The array design was driven by the need for a common panel of markers for both hypothesis-driven and genome-wide studies of addiction. This project was funded by the Small Business Innovative Research (SBIR) program with the National Institute on Drug Abuse (NIDA). Specific requirements included capturing prioritized markers identified by NIDA; selecting focused content for a wide variety of research purposes and multiple ethnicities; selecting a platform for accurate and reproducible data across studies, and providing a screening tool for development of risk assessments and personalized approaches to addiction treatment.
The ability to customize the array was important to cover common and rare variation across populations genome-wide, with enhanced coverage in genes and regions related to addiction. Manufacturing reproducibility was also critical for translational and clinical use-cases that may be developed based on the array. Given these objectives, Affymetrix Axiom was selected as a platform for the array.
Content targeted for coverage
Content was selected for inclusion on the array in a modular fashion and then prioritized to create the final specifications for manufacturing. The content was compiled from multiple sources, including pathway and functional databases, NIDA, NIH-funded investigators, prior genotyping and sequencing projects, Affymetrix, and scientific publications.
Genome-wide association markers
A catalog panel was provided by Affymetrix to provide baseline genome-wide coverage across AFR, ASN, and EUR ancestry groups for discovery as well as meta-analysis across studies. 246,038 of the catalog markers overlap with the Affymetrix Axiom Biobank array. We included an additional panel of 50,000 markers provided by Affymetrix to increase genome-wide coverage in African ancestry populations, thereby maximizing genotype imputation efficiency to a larger variant set [74, 75].
One thousand fourteen genes were identified as related to addiction through expert nomination, and recent bioinformatics projects and knowledge-bases. Table 4 presents the source, annotation, and gene count. Sources include the NIDA Genetics Consortium [76, 77], Gene Ontology , QIAGEN’s Ingenuity Pathway Analysis , and Pharmacogenetics of Nicotine Addiction Treatment [31, 37].
Fine mapping of smoking-related loci
We aimed for the densest coverage of any genotyping array for the chr15q25.1 nicotinic acetylcholine receptor (nAChR) gene cluster (CHRNA5, CHRNA3 and CHRNB4), and the chr19q13.2 nicotine metabolizing enzyme genes (CYP2A6 and CYP2B6). The CYP2A6 gene plays a major role in the nicotine metabolism pathway [80, 81] while genes encoding for CYP isozymes, such as the CYP2B6 gene, may play a smaller role in influencing nicotine metabolism [82, 83]. An individual’s nicotine metabolism affects the level of circulating and sequestered nicotine and thus, nicotine intake [40, 84]. Nicotine binds to nAChRs, triggering neurotransmitter release and leads over time to nicotine dependence. nAChR activity, and thus nicotine dependence, is regulated by the cholinergic genes on chromosomes 8p11.21, 15q25.1 and 20q13.33 [16, 17, 21, 85–88].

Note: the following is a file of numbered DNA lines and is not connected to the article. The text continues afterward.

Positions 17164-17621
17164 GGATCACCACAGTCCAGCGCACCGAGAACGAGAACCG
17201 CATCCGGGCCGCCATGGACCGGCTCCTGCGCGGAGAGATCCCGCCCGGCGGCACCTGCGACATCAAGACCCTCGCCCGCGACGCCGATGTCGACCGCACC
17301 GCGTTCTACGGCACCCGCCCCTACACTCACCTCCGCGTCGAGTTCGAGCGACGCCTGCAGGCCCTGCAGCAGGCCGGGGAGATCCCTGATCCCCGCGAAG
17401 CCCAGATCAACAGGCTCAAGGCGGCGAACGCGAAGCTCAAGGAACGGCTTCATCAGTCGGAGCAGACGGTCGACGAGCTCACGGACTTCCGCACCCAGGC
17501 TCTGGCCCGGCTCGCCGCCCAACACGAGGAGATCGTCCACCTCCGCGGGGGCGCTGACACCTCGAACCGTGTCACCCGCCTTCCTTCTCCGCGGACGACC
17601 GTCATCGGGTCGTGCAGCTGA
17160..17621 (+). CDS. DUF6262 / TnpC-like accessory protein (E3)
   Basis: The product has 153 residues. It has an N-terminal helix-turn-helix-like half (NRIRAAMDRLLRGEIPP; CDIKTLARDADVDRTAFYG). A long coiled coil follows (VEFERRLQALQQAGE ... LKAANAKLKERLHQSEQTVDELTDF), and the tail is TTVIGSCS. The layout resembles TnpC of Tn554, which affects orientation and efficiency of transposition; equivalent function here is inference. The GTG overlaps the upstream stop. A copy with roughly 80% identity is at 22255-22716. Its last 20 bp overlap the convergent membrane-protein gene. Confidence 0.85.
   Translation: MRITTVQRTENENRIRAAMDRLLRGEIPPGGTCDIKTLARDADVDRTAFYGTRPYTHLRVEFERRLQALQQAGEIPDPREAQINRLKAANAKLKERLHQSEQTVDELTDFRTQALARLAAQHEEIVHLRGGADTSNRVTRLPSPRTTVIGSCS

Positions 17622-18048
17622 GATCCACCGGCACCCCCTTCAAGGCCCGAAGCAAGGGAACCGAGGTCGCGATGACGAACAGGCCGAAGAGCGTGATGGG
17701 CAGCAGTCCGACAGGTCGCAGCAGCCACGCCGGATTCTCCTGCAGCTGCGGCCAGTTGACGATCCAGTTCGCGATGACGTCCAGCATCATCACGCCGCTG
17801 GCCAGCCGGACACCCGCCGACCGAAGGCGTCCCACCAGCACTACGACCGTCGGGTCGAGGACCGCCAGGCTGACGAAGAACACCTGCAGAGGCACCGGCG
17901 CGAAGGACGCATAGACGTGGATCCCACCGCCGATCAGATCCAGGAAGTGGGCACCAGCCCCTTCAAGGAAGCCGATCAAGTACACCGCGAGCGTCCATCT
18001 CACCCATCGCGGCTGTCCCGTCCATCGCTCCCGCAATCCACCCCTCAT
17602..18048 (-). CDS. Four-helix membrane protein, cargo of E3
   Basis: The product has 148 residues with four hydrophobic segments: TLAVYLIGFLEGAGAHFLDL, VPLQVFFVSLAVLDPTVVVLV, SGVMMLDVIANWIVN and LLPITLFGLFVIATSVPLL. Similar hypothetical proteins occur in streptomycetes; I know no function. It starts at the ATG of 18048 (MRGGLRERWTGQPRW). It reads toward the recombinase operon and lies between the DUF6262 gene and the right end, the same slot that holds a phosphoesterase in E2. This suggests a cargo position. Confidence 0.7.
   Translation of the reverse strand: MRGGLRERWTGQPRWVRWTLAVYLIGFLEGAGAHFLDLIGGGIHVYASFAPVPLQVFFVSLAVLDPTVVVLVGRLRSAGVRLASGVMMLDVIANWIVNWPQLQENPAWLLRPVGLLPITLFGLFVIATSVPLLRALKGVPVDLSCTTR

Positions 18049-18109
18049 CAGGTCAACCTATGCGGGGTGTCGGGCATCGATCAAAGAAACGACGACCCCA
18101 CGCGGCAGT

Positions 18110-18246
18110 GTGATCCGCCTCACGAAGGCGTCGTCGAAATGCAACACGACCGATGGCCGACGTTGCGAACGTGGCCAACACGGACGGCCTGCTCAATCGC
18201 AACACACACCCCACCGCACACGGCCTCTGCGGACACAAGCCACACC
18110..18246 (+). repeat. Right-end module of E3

Filtering and tagging of selected markers
Each content category was submitted to Affymetrix as a list of markers or genomic regions. Affymetrix used proprietary software and a Axiom-validated marker database to select the best-performing markers (one or more probesets per marker) that covered the targeted content, either through direct inclusion or through efficient pairwise tagging. Multiple probesets were selected for markers that are either non-validated or deemed high priority (e.g., markers with known associations with addiction, smoking behavior, or nicotine metabolism), in order to minimize genotyping failures of these markers.
Using genotype data from the 1000 Genomes Project (Phase 1, March 2012 release), in African (YRI), East Asian (CHB + CHS + JPT) and European (CEU + FIN + GBR + IBS + TSI) populations, tagging the 1014 addiction-related genes (±20 kb) was performed in three rounds: (1) all markers with an MAF ≥ 0.05 were tagged at r 2 ≥ 0.9 using Axiom-validated markers only; (2) remaining untagged markers were tagged at r 2 ≥ 0.8 using Axiom-validated markers only; (3) any remaining untagged markers were tagged at r 2 ≥ 0.9 using non-validated markers.
Both the range encompassing the entirety of CYP2A6 and CYP2B6 genes (±20 kb) and the range defined by the largest linkage disequilibrium (LD) block encompassing the nAChR gene cluster were defined. All known variants were selected from multiple databases, including 1000 Genomes Project Phase 1, HapMap, and the NHLBI GO Exome Sequencing Project .
Imputed coverage estimation
Imputation coverage was estimated for the Smokescreen array using an approach similar to that described by Nelson et al. . 1000 Genomes Project Phase 1 data (March 2012 release) were extracted for the Smokescreen content as an imputation inference set. All 1000 Genomes Project Phase 1 SNPs were used as the reference set. For each population (EUR, ASN, YRI), groups of 10 samples were created. For each group, the samples were kept in the inference set and excluded from the reference set, and imputed separately from other groups. Samples with known or cryptic relatedness with other samples in the 1000 Genomes Project were excluded both from the inference set groups and reference sets. Beagle version v4.0 release 1230 was used for phasing and imputation of chromosomes 1 to 22 with default settings . Imputation was broken up by chromosome and results were then combined for all SNPs and groups of samples. For each SNP, we computed the correlation between the imputed dosages and measured genotypes from the 1000 Genomes Project (obsRSQ). The obsRSQ were then summarized overall (genome-wide), for the addiction-genes and the fine-mapping regions for each population.